Giving players the option to play in Easy, Normal, or Hard Modes right of the bat is a no brainer. In addition to making the enemies more difficult, the Hard Mode could also get rid of a long-standing series headache: tutorials. Players who have been catching Pokémon for over two decades don’t need to be told what a Pokémon Center is, or how to catch a Rattata for the seventieth time. They want to start the game as quickly as possible, and catch them all without the game getting in their way. That is assuming, of course, that the core experience of the battle system isn’t changed.

Revamp the Battle System

This is the least likely change on this list to happen, but it could also be the most revolutionary for the series. The Pokémon games have been purely turn-based for over twenty years, but that could be changed with Pokémon Switch. A full action RPG battle system would definitely not be embraced by many long-time fans, but that doesn’t mean changes can’t happen. Final Fantasy IV introduced the Active Time Battle system to its series, transforming a purely turn-based system into a more engaging, faster paced battle system that forces players to choose commands quickly, or else enemies can squeeze in more attacks while players decide their actions. The change was so popular, it stayed with the Final Fantasy series for five more entries.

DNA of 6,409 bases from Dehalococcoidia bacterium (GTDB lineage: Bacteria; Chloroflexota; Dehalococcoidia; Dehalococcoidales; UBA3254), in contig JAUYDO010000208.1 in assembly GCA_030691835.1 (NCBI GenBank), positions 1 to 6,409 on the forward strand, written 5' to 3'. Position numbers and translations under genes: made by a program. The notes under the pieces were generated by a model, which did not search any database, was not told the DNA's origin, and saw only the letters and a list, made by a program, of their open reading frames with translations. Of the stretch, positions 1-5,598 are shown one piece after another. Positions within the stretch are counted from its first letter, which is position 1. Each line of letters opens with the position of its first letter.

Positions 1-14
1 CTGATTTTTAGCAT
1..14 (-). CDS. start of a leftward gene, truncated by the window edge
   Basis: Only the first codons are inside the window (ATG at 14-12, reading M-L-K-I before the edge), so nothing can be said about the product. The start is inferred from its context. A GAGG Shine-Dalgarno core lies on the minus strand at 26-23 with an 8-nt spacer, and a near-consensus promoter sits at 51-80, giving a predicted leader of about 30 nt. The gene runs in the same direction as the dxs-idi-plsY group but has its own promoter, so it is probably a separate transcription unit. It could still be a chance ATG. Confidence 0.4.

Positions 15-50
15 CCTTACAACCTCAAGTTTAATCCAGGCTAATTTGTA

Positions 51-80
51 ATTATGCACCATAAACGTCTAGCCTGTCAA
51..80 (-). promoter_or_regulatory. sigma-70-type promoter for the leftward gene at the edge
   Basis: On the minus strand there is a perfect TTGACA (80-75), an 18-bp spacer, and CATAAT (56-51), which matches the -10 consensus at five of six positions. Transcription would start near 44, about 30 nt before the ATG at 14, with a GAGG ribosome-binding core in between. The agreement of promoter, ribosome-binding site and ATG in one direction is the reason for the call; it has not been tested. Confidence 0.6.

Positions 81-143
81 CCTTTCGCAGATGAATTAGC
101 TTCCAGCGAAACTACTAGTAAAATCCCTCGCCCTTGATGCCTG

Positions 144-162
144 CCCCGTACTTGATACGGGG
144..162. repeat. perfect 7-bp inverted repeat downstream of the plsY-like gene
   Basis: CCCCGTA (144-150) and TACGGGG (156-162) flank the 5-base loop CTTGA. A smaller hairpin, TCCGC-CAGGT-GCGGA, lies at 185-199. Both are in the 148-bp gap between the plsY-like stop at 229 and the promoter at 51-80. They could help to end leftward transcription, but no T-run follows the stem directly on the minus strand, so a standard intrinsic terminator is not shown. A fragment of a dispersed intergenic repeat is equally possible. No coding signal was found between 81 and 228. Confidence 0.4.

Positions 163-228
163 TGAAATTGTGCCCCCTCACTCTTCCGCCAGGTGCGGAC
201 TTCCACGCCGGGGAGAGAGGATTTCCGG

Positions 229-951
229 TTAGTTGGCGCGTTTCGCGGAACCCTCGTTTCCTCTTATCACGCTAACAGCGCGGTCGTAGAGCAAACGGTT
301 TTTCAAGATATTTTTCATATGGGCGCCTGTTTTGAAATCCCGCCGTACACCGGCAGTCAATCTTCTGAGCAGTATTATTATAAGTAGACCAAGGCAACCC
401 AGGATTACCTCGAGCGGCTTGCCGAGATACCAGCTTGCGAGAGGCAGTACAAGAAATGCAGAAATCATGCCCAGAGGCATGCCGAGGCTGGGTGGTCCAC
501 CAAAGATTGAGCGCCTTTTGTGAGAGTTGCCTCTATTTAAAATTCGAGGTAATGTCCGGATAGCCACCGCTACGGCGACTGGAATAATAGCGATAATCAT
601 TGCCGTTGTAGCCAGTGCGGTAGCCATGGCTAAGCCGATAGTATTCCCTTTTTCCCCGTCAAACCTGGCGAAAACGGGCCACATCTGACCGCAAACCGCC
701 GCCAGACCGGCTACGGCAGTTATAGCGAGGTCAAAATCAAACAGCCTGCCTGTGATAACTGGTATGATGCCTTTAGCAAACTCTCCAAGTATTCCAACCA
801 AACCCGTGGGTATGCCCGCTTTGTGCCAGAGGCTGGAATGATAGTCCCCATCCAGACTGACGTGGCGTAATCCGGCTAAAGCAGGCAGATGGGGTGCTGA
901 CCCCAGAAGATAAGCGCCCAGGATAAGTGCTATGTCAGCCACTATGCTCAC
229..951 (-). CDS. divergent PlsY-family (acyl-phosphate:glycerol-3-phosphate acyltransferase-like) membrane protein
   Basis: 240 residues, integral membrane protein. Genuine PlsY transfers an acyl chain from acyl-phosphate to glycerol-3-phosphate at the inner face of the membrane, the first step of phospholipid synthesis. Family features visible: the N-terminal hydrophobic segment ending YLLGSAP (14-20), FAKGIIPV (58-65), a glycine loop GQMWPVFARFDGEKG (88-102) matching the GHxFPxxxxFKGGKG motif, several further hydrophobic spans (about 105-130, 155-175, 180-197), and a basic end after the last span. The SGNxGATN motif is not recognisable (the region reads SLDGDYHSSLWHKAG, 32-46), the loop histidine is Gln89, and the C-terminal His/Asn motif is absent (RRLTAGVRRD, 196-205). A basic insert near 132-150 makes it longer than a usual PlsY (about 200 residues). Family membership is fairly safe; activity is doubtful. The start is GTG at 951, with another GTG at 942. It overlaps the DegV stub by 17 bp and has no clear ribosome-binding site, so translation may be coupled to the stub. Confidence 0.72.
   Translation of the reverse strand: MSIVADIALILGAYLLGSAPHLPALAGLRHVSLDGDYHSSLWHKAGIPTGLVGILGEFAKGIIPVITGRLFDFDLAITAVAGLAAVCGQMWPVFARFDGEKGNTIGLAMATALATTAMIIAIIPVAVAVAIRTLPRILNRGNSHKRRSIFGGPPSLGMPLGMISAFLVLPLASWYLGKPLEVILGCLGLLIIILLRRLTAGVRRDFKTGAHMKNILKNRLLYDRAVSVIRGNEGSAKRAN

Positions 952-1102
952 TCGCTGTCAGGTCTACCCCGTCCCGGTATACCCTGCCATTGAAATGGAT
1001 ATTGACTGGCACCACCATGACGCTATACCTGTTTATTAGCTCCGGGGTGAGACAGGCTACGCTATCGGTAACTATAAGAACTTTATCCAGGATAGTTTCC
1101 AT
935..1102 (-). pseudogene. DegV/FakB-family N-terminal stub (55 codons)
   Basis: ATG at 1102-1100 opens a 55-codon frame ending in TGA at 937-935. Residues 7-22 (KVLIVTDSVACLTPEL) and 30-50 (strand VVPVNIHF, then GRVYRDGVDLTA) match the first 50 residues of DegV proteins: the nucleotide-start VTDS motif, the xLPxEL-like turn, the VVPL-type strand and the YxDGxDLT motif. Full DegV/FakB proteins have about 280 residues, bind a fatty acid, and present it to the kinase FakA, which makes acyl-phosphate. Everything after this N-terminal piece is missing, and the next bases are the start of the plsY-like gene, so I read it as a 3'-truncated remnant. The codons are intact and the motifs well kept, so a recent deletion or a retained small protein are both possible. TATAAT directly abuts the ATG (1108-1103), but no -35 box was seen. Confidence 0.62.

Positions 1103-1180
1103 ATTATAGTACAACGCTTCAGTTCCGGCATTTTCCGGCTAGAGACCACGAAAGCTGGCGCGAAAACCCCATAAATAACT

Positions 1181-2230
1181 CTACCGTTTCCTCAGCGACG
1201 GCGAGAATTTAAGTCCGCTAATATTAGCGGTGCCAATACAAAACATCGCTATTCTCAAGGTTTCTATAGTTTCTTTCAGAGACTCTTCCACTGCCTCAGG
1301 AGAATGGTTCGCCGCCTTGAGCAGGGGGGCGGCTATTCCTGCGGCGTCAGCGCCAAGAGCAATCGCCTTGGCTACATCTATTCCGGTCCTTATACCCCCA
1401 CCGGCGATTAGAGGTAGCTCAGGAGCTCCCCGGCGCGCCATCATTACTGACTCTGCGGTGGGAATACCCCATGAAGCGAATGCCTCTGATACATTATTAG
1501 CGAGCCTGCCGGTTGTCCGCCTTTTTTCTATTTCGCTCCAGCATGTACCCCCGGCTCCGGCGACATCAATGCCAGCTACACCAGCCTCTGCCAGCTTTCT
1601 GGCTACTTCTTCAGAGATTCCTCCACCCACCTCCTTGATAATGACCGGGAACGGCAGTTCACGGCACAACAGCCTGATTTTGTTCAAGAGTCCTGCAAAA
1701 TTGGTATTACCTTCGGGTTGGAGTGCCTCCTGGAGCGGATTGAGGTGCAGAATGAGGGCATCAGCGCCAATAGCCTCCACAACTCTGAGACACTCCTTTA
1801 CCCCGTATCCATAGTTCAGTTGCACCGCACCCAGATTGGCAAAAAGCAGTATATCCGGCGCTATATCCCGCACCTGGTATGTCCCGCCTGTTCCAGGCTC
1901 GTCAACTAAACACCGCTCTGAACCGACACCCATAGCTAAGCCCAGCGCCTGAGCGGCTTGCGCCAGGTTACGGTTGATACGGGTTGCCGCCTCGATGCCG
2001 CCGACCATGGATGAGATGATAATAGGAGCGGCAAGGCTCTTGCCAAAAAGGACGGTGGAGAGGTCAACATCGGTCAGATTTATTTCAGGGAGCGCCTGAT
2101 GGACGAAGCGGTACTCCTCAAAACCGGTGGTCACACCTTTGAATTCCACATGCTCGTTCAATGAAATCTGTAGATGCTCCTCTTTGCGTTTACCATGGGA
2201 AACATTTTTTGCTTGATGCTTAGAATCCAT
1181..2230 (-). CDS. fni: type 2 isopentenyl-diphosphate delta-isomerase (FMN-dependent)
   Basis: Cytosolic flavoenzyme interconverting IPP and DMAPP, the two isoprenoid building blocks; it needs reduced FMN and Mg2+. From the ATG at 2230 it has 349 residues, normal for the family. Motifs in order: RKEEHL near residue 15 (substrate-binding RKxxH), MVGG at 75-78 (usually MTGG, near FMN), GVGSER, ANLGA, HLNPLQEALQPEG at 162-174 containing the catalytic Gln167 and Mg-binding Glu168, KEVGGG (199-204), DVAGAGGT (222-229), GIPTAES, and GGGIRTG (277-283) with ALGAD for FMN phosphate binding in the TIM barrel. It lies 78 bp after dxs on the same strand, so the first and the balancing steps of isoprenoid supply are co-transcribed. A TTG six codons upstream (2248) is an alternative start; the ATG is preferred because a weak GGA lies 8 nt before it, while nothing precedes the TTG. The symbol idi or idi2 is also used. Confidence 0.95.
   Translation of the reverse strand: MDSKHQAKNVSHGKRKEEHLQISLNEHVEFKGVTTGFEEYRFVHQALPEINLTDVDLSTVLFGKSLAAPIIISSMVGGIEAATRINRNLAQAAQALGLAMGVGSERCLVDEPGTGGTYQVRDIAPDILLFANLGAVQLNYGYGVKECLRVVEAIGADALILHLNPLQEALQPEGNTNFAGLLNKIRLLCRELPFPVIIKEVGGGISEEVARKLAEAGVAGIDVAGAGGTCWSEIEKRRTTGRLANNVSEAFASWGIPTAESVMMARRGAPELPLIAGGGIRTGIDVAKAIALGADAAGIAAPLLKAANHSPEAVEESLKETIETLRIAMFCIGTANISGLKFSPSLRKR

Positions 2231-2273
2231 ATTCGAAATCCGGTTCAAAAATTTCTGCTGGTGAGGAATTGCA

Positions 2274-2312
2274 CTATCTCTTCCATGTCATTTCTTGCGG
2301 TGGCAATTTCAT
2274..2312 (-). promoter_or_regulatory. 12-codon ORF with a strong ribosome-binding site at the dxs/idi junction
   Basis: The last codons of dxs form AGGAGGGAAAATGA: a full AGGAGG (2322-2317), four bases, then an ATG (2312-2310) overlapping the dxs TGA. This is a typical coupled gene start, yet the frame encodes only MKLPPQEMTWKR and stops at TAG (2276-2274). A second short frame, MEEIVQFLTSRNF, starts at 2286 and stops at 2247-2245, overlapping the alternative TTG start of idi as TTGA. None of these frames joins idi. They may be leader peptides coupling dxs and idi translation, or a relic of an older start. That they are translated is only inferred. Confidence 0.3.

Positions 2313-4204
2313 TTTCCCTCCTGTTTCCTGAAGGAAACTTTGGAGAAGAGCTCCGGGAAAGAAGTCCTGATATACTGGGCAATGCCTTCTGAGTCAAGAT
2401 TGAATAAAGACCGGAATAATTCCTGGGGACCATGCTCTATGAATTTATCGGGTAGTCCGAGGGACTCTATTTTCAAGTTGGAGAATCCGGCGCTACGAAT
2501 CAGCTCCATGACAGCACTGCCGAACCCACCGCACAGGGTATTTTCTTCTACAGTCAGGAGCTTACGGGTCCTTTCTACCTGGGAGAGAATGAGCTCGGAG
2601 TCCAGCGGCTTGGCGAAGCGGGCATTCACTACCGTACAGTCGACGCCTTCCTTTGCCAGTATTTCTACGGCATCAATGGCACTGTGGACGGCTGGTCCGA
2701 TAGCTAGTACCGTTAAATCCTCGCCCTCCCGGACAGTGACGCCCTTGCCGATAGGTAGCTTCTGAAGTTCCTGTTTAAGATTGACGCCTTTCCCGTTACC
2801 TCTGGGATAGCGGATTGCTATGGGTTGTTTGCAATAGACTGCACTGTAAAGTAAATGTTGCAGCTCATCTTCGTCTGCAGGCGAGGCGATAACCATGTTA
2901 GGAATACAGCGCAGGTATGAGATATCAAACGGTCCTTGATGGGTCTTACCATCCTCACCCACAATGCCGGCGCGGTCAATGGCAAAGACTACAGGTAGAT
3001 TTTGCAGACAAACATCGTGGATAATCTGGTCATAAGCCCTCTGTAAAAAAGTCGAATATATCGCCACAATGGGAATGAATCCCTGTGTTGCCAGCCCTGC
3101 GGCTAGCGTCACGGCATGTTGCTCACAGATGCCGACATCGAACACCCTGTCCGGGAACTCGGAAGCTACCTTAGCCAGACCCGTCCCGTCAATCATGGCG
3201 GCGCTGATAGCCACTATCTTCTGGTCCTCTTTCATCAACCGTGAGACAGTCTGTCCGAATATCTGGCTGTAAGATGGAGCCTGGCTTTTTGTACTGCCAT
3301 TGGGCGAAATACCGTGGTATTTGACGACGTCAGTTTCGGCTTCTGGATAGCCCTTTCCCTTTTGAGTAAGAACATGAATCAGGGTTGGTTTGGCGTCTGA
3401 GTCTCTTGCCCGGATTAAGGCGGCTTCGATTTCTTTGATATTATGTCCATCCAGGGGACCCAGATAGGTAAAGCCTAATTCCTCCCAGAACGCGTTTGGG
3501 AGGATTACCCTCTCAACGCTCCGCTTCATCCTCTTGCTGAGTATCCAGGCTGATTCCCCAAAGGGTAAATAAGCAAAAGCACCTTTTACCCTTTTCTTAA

The statistical frameworks in Pokémon are strong and complex, and they could be applied to a system like this. Pokémon already have speed stats, and those could determine how quickly or slowly they act, and more powerful attacks could take longer to execute. Of course, competitive Pokémon players would likely explode if this sort of system were implemented, and many long-time fans could bemoan the loss of an old system – but it’s hard to deny that the core Pokémon experience has grown a little stale over the years. Revamping the battle system would be a huge risk for Game Freak, but it could potentially turn Pokémon Switch into a home run.

Open Up That World

Perhaps the only change fans have been begging for more than difficulty settings is for the world of Pokémon to be opened up, removing the series’ highly linear nature. Pokémon Company CEO Tsunekazu Ishihara has stated that he doesn’t feel the Switch’s connectivity is all that different from the DS or 3DS, so don’t expect the next Pokémon game to go full MMO or anything. But that doesn’t mean the game has to follow a straight line. Pokémon Sun and Moon have already eschewed the series’ insistence on including eight gyms followed by an Elite Four marathon of battles by introducing Island Challenges to the Alola region. Still, the four Island Kahunas were basically just repackaged Gym Leaders anyway. Gyms aren’t really the issue – it’s how restrictive going from gym to gym in a particular order is.

If gyms were reintroduced (which is a likely possibility), why not allow players to choose which gyms to tackle in whichever order they please? The difficulty of the Gym Leader and the levels of their Pokémon could scale with how many Gym Leaders the player has already defeated. Heck, even the wild Pokémon could scale in difficulty. That would, of course, make it difficult for players to over-level their party and cruise through the game, but it’s a possibility. HM’s have been removed from the series, and hopefully the don’t return. If HM roadblocks are kept away from Pokémon Switch, such an open design could definitely be achieved.